In the instant case, the ALJ did not mention plaintiff's primary care physician's medical opinion in his decision. The ALJ should have explained why Dr. McGaughran's opinion was rejected. See Reefer, 326 F.3d at 381 (an administrative law judge must "explain why he chose to credit one medical report over another")(citing Fargnoli v. Halter, 247 F.3d 34, 42 (3d Cir. 2001)). The record shows that Dr. McGaughran completed an Employability Assessment Form for the Pennsylvania Department of Public Welfare, which the ALJ disregarded. "[A]n ALJ 'may not reject [a physician's findings] unless he first weighs them against other relevant evidence and explains why certain evidence has been accepted and why other evidence has been rejected.'" Mason v. Shalala, 994 F.2d 1058, 1067 (3d Cir. 1993) (citing Kent v. Schweiker, 710 F.2d 110, 115 n. 5 (3d Cir. 1983)). The ALJ in this case based his decision on plaintiff's testimony and the medical opinions of Drs. Rastogi, O'Roark, and Last.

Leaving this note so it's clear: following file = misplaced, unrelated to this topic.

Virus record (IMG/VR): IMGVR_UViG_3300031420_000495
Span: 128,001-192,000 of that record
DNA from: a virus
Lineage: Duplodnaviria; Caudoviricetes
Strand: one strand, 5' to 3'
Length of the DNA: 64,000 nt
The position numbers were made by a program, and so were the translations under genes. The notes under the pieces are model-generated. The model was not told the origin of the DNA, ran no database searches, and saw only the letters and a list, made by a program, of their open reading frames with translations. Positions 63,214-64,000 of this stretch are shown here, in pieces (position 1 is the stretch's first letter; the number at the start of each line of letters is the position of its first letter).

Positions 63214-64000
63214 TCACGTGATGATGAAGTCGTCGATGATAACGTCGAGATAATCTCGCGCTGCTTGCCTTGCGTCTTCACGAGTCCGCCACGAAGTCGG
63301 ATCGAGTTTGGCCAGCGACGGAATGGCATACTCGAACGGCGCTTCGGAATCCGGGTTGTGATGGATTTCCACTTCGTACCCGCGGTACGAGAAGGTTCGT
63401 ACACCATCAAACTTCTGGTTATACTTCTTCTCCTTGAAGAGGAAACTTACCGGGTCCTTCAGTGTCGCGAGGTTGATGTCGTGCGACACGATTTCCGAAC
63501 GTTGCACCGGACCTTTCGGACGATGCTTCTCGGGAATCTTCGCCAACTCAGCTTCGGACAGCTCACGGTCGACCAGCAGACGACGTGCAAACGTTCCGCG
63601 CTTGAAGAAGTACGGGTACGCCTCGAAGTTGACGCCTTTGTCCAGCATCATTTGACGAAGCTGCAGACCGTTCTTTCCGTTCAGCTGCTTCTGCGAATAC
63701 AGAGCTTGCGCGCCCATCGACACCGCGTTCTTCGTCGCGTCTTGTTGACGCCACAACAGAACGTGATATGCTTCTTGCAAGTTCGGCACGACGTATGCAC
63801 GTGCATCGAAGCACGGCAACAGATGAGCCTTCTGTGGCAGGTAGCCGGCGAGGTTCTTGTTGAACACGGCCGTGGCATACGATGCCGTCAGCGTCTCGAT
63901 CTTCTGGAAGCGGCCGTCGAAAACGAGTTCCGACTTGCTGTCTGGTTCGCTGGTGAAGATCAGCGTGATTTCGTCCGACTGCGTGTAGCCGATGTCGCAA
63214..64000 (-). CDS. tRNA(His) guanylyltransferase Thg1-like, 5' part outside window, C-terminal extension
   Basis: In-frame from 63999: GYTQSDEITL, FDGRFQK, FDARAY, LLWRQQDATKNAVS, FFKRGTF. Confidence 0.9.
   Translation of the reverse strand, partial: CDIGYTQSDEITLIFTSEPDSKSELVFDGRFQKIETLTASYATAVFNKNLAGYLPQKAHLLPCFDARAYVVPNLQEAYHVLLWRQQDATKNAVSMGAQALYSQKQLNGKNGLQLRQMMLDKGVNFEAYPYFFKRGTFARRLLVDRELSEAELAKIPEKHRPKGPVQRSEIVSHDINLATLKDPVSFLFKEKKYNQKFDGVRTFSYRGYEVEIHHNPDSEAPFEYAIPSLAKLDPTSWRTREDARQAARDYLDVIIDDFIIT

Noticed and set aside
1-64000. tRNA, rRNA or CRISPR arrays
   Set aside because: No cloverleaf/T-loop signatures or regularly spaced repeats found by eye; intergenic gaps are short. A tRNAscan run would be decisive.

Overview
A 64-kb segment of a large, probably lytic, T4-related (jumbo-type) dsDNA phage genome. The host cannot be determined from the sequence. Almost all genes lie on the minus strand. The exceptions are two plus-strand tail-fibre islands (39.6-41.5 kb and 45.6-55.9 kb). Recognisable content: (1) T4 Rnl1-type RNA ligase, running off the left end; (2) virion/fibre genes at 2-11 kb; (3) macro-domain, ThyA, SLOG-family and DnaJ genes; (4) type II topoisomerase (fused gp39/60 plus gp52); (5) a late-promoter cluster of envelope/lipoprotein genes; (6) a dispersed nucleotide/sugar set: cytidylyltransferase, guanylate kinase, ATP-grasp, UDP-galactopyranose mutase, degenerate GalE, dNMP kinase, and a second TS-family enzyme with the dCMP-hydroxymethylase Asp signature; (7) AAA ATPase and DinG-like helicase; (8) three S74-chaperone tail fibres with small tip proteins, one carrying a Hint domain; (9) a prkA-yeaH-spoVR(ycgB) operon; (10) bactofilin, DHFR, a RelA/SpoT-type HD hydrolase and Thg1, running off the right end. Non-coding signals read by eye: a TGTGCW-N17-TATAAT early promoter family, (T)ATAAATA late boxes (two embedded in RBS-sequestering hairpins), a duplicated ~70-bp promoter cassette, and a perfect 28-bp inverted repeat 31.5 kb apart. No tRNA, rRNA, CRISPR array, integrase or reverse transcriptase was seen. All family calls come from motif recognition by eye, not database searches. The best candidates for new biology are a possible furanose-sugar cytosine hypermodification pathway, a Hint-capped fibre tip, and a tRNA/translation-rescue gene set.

The medical opinions of Drs. Rastogi, O'Roark, and Last*fn11 all support the ALJ's finding of no disability in plaintiff's case. Dr. Rastogi opined that plaintiff had no limitations in the ability to sit, walk, lift, carry, stand, push, pull or perform postural maneuvers. (R. at 366-67.) Dr. O'Roark diagnosed atypical chest pain in plaintiff (R. at 399) and opined that no further cardiac testing was required. (R. at 397.) His opinion was based on a normal electrocardiogram (R. at 396-97) and normal chest x-ray. (R. at 401.) When Dr. Last examined plaintiff, he determined that plaintiff had moderate limitations in decision making and performing detailed tasks, no limitations in social functioning, and slight limitations in performing simple, routine, and repetitive tasks. (R. at 370.) Dr. McGaughran, on the other hand, opined that plaintiff was permanently disabled due to spinal cord injury with partial quadriplegia and a secondary diagnosis of chronic neck pain, low back pain and tinnitus based on a physical examination and clinical history. (R. at 443.)